One of the most pressing needs of hospitals, nursing homes, and other medical facilities around the U.S. is proper disposal of pharmaceutical waste. Throughout the course of a busy day for doctors, nurses, and anesthesiologists, countless scenarios lead to leftover or unused portions of controlled substances: patients choosing to use fewer painkiller patches in recovery from surgery, anesthesiologists using less sedatives than initially anticipated, or nurses administering smaller doses of treatment than the vial contains.
But what happens to the leftover and unused controlled substances that aren’t needed during surgery, treatment, or a different medical procedure? Medical facilities have controls and protocols in place, but during the course of a fast-paced and stressful day, are they sufficient and are they followed thoroughly each time?
After administering controlled substances, medical professionals need accountable and secure places to efficiently dispose of unused drugs where they can no longer be accessed nor contaminate the environment. But in many reputable medical facilities, outdated and inefficient physical controls don’t provide medical professionals a good option to quickly and safely dispose of the drugs.
Often, liquid substances and leftover pills are squirted down sinks or flushed down toilets, while partially filled syringes and painkiller patches are dropped in red sharps containers or thrown in the trash.
The chief reason to have proper disposal systems in place is for the health and safety of hospital staff and their patients. Improperly discarded pharmaceutical waste can quickly become a primary target for drug diversion, the unauthorized repurposing of controlled substances from their intended use.
Our nation’s rising prescription drug addiction epidemic has fueled a surge in the demand for illicit substances, causing medical facilities to become targets to supply this demand through drug diversion. The most vulnerable opportunity for this diversion is after disposal because the substance is no longer tracked. Tightening up loose controls, however, dramatically increases prevention and decreases opportunities for diversion.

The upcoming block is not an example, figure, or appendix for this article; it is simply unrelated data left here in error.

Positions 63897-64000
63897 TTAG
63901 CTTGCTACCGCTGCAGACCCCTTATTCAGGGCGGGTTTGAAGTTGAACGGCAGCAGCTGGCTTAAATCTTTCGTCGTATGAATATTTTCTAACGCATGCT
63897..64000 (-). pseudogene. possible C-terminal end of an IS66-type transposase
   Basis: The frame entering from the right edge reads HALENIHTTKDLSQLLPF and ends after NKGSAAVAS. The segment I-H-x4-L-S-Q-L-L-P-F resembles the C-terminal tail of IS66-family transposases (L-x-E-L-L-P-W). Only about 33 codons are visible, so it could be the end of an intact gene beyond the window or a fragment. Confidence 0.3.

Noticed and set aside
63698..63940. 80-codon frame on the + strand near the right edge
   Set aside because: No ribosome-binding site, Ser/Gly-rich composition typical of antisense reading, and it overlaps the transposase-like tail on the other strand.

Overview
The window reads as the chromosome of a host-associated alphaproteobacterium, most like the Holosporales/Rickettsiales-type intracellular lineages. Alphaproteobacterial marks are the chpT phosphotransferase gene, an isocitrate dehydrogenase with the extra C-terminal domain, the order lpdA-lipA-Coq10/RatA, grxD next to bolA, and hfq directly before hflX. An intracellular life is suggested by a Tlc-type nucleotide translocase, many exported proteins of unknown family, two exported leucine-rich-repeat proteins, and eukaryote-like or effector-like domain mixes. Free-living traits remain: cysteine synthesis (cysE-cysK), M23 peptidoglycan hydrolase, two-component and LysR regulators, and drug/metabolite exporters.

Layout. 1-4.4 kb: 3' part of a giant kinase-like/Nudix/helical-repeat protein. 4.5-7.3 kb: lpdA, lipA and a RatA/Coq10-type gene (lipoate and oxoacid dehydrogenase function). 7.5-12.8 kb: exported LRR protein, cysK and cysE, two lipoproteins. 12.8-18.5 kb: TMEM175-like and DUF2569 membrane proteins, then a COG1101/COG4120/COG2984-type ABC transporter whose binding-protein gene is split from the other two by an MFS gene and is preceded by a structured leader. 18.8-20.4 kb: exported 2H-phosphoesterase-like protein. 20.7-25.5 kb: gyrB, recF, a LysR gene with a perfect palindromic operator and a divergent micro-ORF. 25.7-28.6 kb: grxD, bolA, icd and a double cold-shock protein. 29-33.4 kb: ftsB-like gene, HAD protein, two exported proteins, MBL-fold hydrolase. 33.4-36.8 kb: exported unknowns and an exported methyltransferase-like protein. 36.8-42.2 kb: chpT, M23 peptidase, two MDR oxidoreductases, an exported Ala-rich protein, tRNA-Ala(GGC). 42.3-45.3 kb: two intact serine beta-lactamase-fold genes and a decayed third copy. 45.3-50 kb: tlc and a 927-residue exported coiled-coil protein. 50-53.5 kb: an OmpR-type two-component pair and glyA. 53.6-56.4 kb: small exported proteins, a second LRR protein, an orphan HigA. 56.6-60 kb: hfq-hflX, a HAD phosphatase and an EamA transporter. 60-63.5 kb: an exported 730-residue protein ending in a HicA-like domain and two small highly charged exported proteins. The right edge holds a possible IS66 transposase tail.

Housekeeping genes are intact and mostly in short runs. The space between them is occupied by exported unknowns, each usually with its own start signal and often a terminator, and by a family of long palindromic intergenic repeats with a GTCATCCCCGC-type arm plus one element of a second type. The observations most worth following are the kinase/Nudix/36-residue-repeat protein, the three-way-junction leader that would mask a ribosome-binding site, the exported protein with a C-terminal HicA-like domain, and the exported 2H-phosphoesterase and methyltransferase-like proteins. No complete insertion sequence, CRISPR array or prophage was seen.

The first to benefit from improved pharmaceutical waste systems are medical professionals.
Even with thorough knowledge of controlled substances and their hazards, healthcare workers are not immune to substance abuse. An estimated 10-15 percent of medical professionals suffer from substance abuse disorders, a number significantly higher than the 8-10 percent of the general population.
A variety of factors contribute to this disparity, but a major cause is the widespread access that medical professionals have to controlled substances coupled with obsolete controls and protocols. Those who most routinely follow the disposal protocol are those best suited to know of its weaknesses.
Drug diversion happens at alarming rates in a vast array of forms, from the nurse who squirts leftover injectable drugs in a water bottle to the night custodian who secretly reclaims partially filled syringes from the red sharps container. When drugs are not properly discarded, they can always be accessed at a later time.